By February 1995, about 38,500 residential units had been built for approxi¬mately 160,000 Jews on the expropriated land. Not one housing unit was built on those lands for the Palestinian population. At a municipal council meeting held in March 1992, Avraham Kehillah, the deputy mayor and chairperson of the Local Planning and Building Committee, said: "… As we have done over the years ... we are indeed encouraging the building of Jewish neighborhoods in the empty areas the Israeli government expropriated.7
Many of the areas that were expropriated in the initial period after the annexa¬tion were not put to use until many years later. It seems, then, that the expropria¬tions were also intended to deprive the Palestinian population of the possibility of building on those lands, and to hold them in reserve for future Jewish neighbor¬hoods. When the same population group always benefits from the land expropria¬tions, the claim that they were done "for public purposes" becomes a cloak for a consistent pattern of discrimination.


"Nothing is more destructive to a society than the feeling of its people that they are not being treated like others." 8 Since the annexation of East Jerusalem in 1967, the Israeli government has adopted a policy of systematic and deliberate discrimina¬tions against the city's Palestinian population in all matters relating to expropria¬tion of land, planning and building.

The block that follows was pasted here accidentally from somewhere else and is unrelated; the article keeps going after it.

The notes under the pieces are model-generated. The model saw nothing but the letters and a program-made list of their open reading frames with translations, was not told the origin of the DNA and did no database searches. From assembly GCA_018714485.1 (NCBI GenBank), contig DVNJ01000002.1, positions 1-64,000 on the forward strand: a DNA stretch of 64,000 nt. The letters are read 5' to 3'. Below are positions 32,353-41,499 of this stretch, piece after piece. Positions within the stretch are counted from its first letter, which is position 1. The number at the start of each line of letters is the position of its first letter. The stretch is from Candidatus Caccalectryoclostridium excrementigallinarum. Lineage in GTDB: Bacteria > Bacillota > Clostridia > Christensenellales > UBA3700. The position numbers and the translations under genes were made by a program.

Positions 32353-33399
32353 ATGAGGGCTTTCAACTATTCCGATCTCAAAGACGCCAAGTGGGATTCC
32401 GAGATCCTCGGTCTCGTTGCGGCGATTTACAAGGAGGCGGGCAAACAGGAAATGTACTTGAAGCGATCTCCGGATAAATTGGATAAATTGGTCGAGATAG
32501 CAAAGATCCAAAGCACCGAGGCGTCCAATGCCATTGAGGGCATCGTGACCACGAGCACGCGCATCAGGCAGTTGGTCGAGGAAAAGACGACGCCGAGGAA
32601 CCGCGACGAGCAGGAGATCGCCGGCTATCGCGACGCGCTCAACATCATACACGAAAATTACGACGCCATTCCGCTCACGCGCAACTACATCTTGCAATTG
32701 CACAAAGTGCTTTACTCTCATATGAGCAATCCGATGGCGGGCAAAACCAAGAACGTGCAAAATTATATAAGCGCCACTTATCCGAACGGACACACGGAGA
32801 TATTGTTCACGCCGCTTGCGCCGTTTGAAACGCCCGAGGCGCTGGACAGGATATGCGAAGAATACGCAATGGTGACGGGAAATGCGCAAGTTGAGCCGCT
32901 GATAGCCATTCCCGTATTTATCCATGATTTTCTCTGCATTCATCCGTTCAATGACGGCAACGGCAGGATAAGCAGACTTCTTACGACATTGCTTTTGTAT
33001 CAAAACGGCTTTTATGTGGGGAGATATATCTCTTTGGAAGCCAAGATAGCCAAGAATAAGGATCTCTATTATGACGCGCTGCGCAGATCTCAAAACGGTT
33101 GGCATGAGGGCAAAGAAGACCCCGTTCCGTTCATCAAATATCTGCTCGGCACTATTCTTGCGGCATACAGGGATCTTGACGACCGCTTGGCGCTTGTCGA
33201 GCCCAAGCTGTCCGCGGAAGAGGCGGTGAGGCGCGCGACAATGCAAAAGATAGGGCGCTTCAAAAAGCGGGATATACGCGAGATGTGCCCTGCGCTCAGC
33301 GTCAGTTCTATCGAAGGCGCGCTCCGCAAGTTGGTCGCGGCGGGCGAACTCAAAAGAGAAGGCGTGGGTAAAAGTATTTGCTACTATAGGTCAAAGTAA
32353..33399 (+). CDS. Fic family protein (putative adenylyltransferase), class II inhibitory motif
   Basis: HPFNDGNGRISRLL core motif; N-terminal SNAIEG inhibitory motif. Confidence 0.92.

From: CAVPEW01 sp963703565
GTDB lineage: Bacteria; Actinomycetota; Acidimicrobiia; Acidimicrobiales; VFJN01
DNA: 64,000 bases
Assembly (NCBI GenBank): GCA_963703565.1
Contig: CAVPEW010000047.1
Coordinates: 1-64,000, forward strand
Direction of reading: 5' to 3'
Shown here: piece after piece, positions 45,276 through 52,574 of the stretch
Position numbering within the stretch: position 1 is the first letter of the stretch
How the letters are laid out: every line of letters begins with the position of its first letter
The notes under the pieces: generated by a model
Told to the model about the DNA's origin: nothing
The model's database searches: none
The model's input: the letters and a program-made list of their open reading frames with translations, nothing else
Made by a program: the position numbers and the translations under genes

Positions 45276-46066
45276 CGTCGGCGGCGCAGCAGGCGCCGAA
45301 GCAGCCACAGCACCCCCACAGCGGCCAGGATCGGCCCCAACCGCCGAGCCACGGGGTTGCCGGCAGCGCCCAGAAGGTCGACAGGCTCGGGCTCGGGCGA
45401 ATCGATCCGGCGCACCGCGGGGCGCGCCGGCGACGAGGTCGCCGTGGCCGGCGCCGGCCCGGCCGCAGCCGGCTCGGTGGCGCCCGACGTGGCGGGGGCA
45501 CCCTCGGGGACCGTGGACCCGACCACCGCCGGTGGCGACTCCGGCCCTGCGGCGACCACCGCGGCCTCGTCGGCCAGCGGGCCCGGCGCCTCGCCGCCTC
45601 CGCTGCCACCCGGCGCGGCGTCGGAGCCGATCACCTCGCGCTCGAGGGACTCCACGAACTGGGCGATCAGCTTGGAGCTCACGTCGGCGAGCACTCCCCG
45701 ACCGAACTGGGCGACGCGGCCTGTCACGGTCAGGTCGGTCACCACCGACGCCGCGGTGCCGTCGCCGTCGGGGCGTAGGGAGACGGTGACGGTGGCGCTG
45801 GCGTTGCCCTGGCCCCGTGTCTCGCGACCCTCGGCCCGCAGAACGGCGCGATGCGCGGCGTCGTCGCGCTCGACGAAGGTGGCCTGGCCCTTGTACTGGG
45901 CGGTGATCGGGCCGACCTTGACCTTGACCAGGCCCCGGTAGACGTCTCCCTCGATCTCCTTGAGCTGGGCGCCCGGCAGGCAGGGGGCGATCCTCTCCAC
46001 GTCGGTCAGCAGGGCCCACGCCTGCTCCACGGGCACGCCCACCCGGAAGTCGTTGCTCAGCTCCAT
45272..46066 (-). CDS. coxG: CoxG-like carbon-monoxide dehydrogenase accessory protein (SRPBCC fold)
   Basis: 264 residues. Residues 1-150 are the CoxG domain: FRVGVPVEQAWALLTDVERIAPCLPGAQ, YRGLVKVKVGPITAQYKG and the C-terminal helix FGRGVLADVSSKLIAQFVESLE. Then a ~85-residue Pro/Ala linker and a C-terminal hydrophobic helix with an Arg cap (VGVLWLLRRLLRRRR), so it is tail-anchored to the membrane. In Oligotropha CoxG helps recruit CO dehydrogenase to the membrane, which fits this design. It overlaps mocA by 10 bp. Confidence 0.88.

As the Israeli authorities promoted extensive building and enormous invest¬ment throughout the Jewish neighborhoods of East Jerusalem, and encouraged Jews to settle there, the authorities, by their acts and omissions, choke development and building for the Palestinian population, which is perceived as a "demographic threat" to Israeli control of the city.
The Israeli authorities make illegitimate use of all the legal and administrative means available to them, with the goal of realizing their planning policy based 011 political-national considerations.
This policy is a clear violation of international law and the fundamental princi¬ples of democracy, with grave consequences for human rights:

A. Flagrant discrimination between the Jewish neighborhoods and Palestinian neighborhoods as regards planning, building, and development.

B. An extremely serious housing shortage among the Palestinian population in the city, and a fundamental violation of their right to housing. The gap in housing density between the Palestinian population and the Jewish population doubled since 1967.

The means used to implement this policy are varied, and include widespread expropriation of lands and use of town planning schemes to restrict building for the Palestinians.